An edited version of this text also appears in
SOUND ON SOUND magazine Vol.12 No.5. March 1997

Retrospective by Chris Carter


This year is the 20th anniversary of what many regard as a landmark in sequencer history, for 1977 was the year Roland announced the birth of their pioneering grandfather of the MicroComposer family, the MC8. With the advertising by-line that read 'A new concept of control for a new era in electronic music composition.'

The MC8 wasn't the first digital/analogue sequencer available for the 70's electro musician, companies such as EMU, EMS and Oberheim also had sequencers available, but the MC8 and it's descendants, arguably had more impact on electronic music making in the 1970's and 80's than any other family of sequencers. The introduction of MC8 also saw the beginning of an inevitable move away from the prevalent 'running light', analogue, 12 step sequencers from MOOG, ARP and Roland and while analogue sequencers were definitely sexier looking, especially on stage, they were severely limited in the memory department.

First let me enlighten you on how this 70's electro icon came into being. In 1971 Canadian Ralph Dyck developed a prototype single channel digital sequencer built from discreet components based on TTL logic circuits. Note information such as pitch, step time, gate time etc. was entered using a 10-key calculator keyboard and up to 1,024 notes could be recorded. Unfortunately he couldn't find an American company interested enough to manufacture it. Then in 1976 the president of Roland, Ikutaro Kakehashi saw the prototype and decided to manufacture a sequencer based on Dyck's ideas but comprising of more memory, 8 channels and incorporating, a then, state of the art 8080A microprocessor.

The MC8 just oozes quality, built like a tank to almost military specification and physically quite imposing. The sequencer is actually two separate units, the main MC8 unit and the MC8 Interface both connected at the rear by a substantial umbilical cord with massive 60-pin plugs at either end. The main unit has a large, single line, 12 digit red LED display, 30 push buttons for navigating through the various modes, a rotary tempo control and a 10-key calculator style keypad for entering data. The interface unit consists of 2 DIN sockets and 22 1/4" jack sockets for outputting gate, control voltages and MPX signals, 2 jack sockets for inputting CV and gate signals, 3 rotary controls and a switch for selecting output channels and portamento. 14 small LED's give a visual indication of the state of the gate and MPX outputs and on the rear is a toggle switch to select positive or negative gate polarity.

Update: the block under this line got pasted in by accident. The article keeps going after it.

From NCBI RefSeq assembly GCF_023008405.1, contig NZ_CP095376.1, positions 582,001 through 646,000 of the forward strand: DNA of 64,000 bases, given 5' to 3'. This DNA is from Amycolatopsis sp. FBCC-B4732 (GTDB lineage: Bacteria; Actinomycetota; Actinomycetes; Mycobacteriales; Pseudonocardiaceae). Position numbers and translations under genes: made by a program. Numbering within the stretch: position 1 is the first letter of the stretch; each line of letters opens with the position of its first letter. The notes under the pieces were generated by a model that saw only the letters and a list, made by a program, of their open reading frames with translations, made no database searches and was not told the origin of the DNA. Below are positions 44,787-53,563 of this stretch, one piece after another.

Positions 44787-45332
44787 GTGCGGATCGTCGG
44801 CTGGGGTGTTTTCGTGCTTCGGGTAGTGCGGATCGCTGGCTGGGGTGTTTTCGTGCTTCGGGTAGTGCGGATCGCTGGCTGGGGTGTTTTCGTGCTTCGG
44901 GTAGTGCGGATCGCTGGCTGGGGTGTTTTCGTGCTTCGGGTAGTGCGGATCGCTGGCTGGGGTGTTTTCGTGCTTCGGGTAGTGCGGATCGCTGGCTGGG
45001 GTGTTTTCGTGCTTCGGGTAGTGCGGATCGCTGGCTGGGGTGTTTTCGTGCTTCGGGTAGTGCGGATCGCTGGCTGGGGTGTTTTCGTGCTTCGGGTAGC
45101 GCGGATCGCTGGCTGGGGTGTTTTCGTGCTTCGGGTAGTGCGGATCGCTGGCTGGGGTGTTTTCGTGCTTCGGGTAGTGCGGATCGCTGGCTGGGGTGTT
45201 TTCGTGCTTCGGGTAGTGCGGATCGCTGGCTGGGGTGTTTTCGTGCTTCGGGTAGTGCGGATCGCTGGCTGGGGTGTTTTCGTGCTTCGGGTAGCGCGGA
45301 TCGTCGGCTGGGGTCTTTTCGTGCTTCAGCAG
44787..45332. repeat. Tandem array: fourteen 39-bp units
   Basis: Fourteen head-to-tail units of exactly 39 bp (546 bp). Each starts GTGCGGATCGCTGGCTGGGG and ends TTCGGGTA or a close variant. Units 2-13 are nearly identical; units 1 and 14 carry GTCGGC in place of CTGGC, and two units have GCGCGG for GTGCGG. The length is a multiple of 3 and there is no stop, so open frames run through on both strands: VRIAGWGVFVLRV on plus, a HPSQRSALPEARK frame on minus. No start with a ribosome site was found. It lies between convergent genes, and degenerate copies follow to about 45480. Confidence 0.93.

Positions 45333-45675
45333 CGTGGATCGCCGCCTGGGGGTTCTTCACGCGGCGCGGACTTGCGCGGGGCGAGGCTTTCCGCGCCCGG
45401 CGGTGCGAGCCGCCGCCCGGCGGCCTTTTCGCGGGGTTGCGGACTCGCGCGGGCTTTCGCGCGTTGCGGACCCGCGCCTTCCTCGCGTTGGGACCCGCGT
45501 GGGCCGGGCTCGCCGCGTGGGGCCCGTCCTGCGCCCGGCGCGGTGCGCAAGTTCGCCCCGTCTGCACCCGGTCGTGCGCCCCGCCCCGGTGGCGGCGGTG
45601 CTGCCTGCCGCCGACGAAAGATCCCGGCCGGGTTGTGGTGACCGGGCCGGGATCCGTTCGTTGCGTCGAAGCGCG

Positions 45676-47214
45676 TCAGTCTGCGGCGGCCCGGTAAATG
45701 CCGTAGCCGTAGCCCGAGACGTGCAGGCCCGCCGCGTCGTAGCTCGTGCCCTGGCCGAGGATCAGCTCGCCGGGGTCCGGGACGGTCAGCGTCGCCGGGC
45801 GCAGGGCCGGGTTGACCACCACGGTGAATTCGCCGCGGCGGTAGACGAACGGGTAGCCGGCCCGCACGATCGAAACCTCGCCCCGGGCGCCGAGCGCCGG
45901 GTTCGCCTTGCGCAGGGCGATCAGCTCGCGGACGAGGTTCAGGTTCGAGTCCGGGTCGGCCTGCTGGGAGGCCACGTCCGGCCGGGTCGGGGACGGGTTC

Both units are finished in a beige and grey livery with fetching, wooden end cheeks and with both units placed side by side (and neither can be used without the other) the MicroComposer measures 27" wide by 15" deep by 6" high and weighs in at a very hefty 35 lbs, portable it is not.

Interfacing on the MC8 is pretty comprehensive with CV and gate signals available for all eight channels with a separate MPX gate output available on channels 1-6. Outputs for channel 1 are also available via a 6 pin DIN socket with another, switchable DIN socket for channels 2-8. These DIN sockets are compatible with the Roland System 700 or System 100M modular synthesisers. On the rear of the main unit are 1/4" jack sockets for: Remote Start/Stop, Tape Memory Dump/Load, Sync In/Out and on a few MC8s there is a Sync 24 DIN output socket (see box).

The instruction manual for the MC8 is a huge arcane tome, measuring 9" x 12", an inch thick, weighing over 2 lbs and is full of terminology left over from 1960's computer programming. You are expected to understand instructions like: "Establish an ADDRESS' or 'Set a MEASURE END flag' but I won't go into details on how you programme the MC8 as it could take up most of this article and would be a pretty boring in a trainspotting kind of way. Examples are included for programming a Brahms Waltz, a 'mambo' rhythm, Yesterday, and God Rest Ye Merry Gentlemen. You are also provided with blank programming sheets full of grids for you to work out your own songs on.

Once you get your head around the concept of writing music by tapping out numbers on a calculator keyboard it isn't especially difficult to use. It's just that when you are expected to tap out hundreds of notes just for a 4 minute song things get pretty monotonous and tedious and you find yourself using the copy function a lot. Entering data has to be done in a very specific order or the display tells you in no uncertain terms that the MC8 is unhappy by flashing on and off at you, this is called the ERROR function. To quote the (sometimes hilarious) manual: 'The ERROR function is activated whenever you do something which is beyond the capabilities or comprehension of the MicroComposer", intuitive is not a word you could use to describe using the MC8.